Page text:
The Großer Plöner See ("Great Plön Lake") or Lake Plön[1] ("Plöner See", German pronunciation: [ˈpløːnɐ zeː] (About this soundlisten)) is the largest lake (30 km²) in Schleswig-Holstein, Germany. It is located near the town of Plön. Its main tributary, as well as its main outflow, is the River Schwentine.

Großer Plöner See
BosauBootssteg.jpg
Jetty at Bosau
LocationEastern Schleswig-Holstein
Coordinates54°7′49″N 10°24′51″E / 54.13028°N 10.41417°E / 54.13028; 10.41417Coordinates: 54°7′49″N 10°24′51″E / 54.13028°N 10.41417°E / 54.13028; 10.41417
Primary inflowsSchwentine
Primary outflowsSchwentine
Catchment area393 km2 (152 sq mi)
Basin countriesGermany
Max. length8.3 km (5.2 mi)
Max. width7.1 km (4.4 mi)
Surface area29.97 km2 (11.57 sq mi)
Average depth13.54 m (44.4 ft)
Max. depth58 m (190 ft) (east of Nehmten)
Water volume373×10^6 m3 (13.2×10^9 cu ft)
Residence time3 years
Shore length149.6 km (30.8 mi)
Surface elevation21 m (69 ft)
SettlementsPlön, Dersau, Bosau, Ascheberg
ReferencesVon Natur aus oligotrophes Gewässer, durch Umwelteinflüsse trotz eingeleiteter Gegenmaßnahmen jedoch noch immer leicht eutroph
1 Shore length is not a well-defined measure.

GeographyEdit

GeneralEdit

With an area of about 30 km² and a depth of up to 58 m the Großer Plöner See is the largest and deepest lake in the state of Schleswig-Holstein. It lies wholly within the Holstein Switzerland Nature Park.
On its north shore lies the county town of Plön, whose emblem depicts the lake below Plön Castle situated on a hill. Other settlements on the shore of the Großer Plöner See are Bosau, Dersau and Ascheberg.

OriginEdit

The Große Plöner See emerged as a consequence of the glaciation of Schleswig-Holstein after the last ice age. It is a typical Weichselian glacial lake known as a Zungenbecken, whose shape may be especially well seen on the southern shore between Bosau and Nehmten. Two glaciers were largely responsible for forming the 58 m deep Plön Basin in the east at and shallower 30 m deep Ascherberger Basin in the west. The northern boundary of the lake consists of a land bridge between the Great and Little Plön Lakes, which was formed during a later advance of the ice sheet as a terminal moraine.

IslandsEdit

The eastern and the western parts of the lake are connected by an area of shallow water which was designated in 1992 as a nature reserve. In this area is the largest of the islands, providing a sheltered and quiet, breeding and moulting area for bird species such as white-tailed eagle, goldeneye, goosander and greylag goose.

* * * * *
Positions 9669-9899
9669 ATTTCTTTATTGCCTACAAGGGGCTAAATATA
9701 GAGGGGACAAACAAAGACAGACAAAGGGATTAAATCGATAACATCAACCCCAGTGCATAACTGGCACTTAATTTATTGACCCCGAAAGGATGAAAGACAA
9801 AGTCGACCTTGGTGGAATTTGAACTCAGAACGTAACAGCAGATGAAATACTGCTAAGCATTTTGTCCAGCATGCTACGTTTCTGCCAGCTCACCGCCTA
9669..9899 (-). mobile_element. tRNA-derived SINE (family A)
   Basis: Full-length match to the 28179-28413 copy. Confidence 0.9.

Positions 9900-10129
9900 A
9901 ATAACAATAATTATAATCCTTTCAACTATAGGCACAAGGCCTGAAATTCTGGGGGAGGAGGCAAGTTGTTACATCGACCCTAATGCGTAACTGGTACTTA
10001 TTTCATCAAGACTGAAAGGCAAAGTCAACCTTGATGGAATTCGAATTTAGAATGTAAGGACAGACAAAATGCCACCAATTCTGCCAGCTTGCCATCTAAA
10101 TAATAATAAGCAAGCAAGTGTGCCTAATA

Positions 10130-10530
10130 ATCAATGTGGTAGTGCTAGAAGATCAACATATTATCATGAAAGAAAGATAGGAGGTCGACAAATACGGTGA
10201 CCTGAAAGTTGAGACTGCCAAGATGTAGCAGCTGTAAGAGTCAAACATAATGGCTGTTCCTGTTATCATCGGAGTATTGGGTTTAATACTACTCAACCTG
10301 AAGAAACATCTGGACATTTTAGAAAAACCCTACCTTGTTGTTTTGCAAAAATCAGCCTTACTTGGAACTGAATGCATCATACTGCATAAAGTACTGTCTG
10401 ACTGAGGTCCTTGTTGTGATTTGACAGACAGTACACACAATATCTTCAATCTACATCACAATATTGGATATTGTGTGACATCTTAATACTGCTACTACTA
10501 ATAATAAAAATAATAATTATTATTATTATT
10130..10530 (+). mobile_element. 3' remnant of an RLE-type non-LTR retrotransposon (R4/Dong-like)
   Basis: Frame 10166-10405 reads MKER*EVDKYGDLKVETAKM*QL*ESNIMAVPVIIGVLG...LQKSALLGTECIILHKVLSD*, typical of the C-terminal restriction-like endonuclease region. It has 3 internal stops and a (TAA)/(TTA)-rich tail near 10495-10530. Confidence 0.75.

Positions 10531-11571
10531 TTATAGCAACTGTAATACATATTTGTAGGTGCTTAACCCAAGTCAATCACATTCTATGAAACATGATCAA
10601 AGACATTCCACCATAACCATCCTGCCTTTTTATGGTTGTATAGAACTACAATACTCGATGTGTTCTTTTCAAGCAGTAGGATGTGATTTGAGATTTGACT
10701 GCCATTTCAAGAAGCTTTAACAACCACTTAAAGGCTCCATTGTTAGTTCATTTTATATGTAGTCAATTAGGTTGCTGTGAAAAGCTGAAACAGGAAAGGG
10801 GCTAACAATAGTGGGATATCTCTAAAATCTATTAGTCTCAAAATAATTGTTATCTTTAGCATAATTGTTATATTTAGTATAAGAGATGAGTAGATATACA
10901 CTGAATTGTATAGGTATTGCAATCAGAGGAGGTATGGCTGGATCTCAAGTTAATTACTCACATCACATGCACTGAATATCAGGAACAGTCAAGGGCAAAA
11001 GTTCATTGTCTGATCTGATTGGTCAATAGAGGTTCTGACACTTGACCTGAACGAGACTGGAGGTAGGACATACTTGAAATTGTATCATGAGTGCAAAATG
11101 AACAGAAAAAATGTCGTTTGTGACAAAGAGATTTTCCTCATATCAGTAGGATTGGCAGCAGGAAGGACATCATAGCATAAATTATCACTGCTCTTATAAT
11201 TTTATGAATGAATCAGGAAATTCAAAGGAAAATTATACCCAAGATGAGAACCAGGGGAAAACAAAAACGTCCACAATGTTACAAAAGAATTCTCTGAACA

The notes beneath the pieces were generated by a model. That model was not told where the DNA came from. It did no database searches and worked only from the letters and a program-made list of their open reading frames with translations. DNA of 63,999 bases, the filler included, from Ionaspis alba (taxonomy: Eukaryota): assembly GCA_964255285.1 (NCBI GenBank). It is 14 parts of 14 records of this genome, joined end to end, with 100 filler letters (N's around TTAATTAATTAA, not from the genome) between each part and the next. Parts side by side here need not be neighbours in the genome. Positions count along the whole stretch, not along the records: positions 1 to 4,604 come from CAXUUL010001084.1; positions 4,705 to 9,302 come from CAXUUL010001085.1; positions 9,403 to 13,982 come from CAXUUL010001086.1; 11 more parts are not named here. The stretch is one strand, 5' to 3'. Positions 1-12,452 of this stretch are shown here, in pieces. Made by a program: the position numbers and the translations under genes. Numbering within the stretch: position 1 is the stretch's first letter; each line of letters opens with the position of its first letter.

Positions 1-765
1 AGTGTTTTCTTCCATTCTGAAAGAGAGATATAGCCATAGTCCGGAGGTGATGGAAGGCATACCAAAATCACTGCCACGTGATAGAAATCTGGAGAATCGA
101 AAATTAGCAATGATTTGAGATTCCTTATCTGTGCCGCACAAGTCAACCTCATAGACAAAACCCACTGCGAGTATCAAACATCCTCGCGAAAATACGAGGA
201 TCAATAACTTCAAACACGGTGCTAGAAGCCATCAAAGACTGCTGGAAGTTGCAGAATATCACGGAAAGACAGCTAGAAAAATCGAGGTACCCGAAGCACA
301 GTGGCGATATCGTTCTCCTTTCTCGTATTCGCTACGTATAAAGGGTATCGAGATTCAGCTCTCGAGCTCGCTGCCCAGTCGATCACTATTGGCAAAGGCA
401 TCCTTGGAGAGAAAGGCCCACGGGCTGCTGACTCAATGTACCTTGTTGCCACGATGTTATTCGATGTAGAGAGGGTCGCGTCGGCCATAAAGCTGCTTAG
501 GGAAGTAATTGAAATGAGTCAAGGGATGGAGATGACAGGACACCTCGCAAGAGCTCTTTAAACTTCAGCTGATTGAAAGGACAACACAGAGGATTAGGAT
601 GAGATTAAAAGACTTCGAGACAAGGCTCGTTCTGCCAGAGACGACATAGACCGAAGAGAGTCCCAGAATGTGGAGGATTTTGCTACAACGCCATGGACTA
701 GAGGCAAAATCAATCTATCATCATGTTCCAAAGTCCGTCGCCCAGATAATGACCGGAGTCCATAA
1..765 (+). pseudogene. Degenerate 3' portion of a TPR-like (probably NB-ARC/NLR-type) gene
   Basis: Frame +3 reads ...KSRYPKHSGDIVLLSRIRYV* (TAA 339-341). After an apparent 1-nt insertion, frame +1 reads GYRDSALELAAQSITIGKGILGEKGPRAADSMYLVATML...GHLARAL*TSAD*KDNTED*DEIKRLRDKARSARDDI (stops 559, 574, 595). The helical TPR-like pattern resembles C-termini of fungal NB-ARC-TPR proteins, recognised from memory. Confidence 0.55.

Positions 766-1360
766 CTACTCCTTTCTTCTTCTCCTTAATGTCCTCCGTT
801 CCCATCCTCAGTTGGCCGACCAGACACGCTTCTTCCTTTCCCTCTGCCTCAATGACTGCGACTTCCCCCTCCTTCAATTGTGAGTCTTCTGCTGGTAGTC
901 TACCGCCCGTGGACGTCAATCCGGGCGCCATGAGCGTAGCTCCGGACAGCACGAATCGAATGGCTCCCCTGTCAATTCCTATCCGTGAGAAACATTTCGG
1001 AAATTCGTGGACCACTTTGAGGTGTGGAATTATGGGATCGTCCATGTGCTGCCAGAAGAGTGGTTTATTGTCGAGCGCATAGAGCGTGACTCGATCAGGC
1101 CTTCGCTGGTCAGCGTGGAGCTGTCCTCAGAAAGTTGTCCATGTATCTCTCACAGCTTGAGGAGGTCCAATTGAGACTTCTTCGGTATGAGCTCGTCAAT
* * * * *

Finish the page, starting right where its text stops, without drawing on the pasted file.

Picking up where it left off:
The Princes' Island (Prinzeninsel), which became a peninsula in the 19th century when the water level was artificially lowered, extends from here for 2 km to the north and is a popular summer destination for tourists.
Another nature reserve that has existed since 1955, is located in the western part of the lake around the Ascheberger Warder. Overall, there are more than 20 islands scattered around the Großer Plöner See.

Panorama of the lake

HistoryEdit

SettlementEdit

The lakeshore was used during the Middle Stone Age (c. 10000–4300 BC) by hunters, gatherers and fishers. From the New Stone Age (c. 4300–2300 BC), through the Bronze Age (c. 2300–550 BC) and into the Iron Age (c. 550 BC–400 AD) it was settled by farmers more or less continuously.
From the 8th to the 12th century the region around the Plöner See was settled by Slavs. There is still evidence of this in the Olsborg, an island south of Plön, that was heavily fortified. The Slavs called it Plune, which meant "ice-free water". In 1139 the Holstein count Adolf II of Schauenburg destroyed the fort and ended Slav rule over the Plön region.

Economic useEdit

The lake area is divided amongst several private owners as well as the state of Schleswig-Holstein. About 900 ha of the lake is rented out until 2020.

The lake is fished by several professional fishermen. Species of fish include eel, perch, bream, pike, tench, carp, whiting and whitefish.

Tourism and leisure facilitiesEdit

The lake and its surroundings are a popular recreational area for residents of the metropolitan areas of Kiel, Lübeck and Hamburg as well as a centre of tourism within Holstein Switzerland. There are a total of 15 bathing sites. Some campsites (including Bosau and Ruhleben) are located directly on the lakeshore. There is a wide range of recreational activities such as boating, sailing, diving and fishing. During the summer pleasure boats ply the lake.

See alsoEdit

ReferencesEdit

  1. ^ Fuhrmann, Horst (1986). Germany in the High Middle Ages c.1050-1200, Cambridge University Press, Cambridge, New York, etc, p. 122. ISBN 0-521-31980-3.

SourcesEdit

  • Muuß, Uwe; Petersen, Marcus; König, Dietrich (1973). Die Binnengewässer Schleswig-Holsteins. 162 pp., numerous photos, Wachholtz-Verlag Neumünster. ISBN 3-529-05302-3

External linksEdit